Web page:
Ecological Indices

Ecological indices are expressed as numbers or scores that have been derived or transformed from quantitative data. For example, the Trent biotic index of water quality is derived from a mix of the presence or absence of certain indicator species and the number or diversity of taxa (or groups) or organisms present. One of the most well-researched indices is the Common Bird Index that was established in the UK by the British Trust for Ornithology. This index came about because of a desire to monitor the state of bird species and because it was impractical to count every individual.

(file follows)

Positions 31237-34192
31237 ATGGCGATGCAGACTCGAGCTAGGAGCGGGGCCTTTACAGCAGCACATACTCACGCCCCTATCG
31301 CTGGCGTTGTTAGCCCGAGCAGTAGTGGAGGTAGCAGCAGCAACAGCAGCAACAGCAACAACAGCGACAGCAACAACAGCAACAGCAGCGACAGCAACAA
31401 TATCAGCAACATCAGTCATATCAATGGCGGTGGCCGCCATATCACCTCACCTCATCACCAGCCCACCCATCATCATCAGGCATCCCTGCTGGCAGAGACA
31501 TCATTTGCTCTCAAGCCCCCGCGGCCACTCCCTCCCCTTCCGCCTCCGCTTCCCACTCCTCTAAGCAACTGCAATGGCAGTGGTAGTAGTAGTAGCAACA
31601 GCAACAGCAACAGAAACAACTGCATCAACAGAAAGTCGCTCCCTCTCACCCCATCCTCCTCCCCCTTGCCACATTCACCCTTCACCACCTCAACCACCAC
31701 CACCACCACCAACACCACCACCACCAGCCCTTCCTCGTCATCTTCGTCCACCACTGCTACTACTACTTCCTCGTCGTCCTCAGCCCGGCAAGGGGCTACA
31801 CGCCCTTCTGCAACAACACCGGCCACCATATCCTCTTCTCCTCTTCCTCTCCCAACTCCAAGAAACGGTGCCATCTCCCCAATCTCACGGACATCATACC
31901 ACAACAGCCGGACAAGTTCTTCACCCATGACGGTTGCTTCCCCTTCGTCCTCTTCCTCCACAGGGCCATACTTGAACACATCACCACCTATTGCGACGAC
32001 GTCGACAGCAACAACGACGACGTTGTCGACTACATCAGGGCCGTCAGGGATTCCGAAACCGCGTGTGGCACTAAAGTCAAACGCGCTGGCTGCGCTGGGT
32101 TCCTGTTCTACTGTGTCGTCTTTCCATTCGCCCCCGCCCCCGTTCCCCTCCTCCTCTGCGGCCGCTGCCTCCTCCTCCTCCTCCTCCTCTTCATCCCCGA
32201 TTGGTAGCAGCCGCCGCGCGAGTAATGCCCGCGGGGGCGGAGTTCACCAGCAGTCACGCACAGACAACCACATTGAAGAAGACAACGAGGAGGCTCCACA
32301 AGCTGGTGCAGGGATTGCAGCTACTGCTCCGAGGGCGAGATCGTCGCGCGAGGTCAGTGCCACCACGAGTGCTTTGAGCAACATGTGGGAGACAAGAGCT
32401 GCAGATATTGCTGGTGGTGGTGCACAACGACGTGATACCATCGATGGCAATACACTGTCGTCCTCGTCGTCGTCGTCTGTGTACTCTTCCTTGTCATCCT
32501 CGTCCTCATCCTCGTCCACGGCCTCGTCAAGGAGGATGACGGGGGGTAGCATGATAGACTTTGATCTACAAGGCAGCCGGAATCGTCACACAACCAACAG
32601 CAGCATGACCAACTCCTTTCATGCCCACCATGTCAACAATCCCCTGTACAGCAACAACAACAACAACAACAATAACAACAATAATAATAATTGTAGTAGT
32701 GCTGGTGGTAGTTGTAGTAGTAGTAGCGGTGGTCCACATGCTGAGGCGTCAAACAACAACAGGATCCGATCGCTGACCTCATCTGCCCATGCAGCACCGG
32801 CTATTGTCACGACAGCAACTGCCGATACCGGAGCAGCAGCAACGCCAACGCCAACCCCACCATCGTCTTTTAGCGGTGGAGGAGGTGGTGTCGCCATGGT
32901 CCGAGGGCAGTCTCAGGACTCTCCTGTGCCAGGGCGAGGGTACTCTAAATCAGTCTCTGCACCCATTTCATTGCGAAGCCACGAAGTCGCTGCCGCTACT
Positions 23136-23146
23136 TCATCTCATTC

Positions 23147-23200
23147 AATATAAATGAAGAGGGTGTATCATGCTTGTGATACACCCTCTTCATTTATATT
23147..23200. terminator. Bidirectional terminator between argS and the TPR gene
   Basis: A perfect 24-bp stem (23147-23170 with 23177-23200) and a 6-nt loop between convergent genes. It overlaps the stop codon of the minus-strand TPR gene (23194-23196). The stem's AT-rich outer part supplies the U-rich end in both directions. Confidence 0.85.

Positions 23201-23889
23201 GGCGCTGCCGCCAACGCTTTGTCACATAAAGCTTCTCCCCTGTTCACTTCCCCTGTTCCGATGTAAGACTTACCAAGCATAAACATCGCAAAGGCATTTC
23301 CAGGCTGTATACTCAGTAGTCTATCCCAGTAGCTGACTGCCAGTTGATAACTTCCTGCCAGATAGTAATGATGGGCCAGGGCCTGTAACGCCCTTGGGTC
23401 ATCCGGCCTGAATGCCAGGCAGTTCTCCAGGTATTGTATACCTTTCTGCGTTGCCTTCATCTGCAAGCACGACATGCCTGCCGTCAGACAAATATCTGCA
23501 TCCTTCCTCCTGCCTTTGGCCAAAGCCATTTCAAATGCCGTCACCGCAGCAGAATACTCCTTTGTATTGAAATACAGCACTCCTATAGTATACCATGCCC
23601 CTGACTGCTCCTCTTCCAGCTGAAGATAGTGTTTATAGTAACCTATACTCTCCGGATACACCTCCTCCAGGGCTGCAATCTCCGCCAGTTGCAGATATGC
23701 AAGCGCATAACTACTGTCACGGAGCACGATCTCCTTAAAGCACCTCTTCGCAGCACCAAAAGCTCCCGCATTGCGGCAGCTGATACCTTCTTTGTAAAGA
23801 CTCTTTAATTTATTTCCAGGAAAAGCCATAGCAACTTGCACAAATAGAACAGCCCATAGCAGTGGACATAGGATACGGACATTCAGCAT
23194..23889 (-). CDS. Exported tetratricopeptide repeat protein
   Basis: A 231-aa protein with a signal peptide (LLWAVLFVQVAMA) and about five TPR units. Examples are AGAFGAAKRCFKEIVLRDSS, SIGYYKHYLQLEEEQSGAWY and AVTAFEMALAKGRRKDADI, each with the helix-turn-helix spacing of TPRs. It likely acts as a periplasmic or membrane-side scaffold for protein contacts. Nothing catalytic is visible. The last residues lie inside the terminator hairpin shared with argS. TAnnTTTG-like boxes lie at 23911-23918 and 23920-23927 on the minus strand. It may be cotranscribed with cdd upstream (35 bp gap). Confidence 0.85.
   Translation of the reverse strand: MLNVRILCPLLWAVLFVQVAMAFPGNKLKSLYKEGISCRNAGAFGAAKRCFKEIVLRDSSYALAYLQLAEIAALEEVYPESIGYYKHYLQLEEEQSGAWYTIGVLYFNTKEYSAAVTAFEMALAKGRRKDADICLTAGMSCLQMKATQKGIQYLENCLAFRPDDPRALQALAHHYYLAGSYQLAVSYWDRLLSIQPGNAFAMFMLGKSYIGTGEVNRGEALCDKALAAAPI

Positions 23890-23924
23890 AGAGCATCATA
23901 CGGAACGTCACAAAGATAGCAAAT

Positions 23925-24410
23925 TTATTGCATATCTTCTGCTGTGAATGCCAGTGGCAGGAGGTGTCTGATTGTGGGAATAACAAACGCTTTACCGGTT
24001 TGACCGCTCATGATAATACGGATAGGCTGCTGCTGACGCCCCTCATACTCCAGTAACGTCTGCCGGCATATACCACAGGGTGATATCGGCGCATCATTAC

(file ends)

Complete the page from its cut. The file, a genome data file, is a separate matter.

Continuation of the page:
Some ecological indices have been developed as a way of expressing the conservation needs of a species. For example, some red data books list species in certain categories based on a threat number: the higher the number, the greater the threat. The index in this case is based on the combination of several measurements and on subject assessments of conservation actions.

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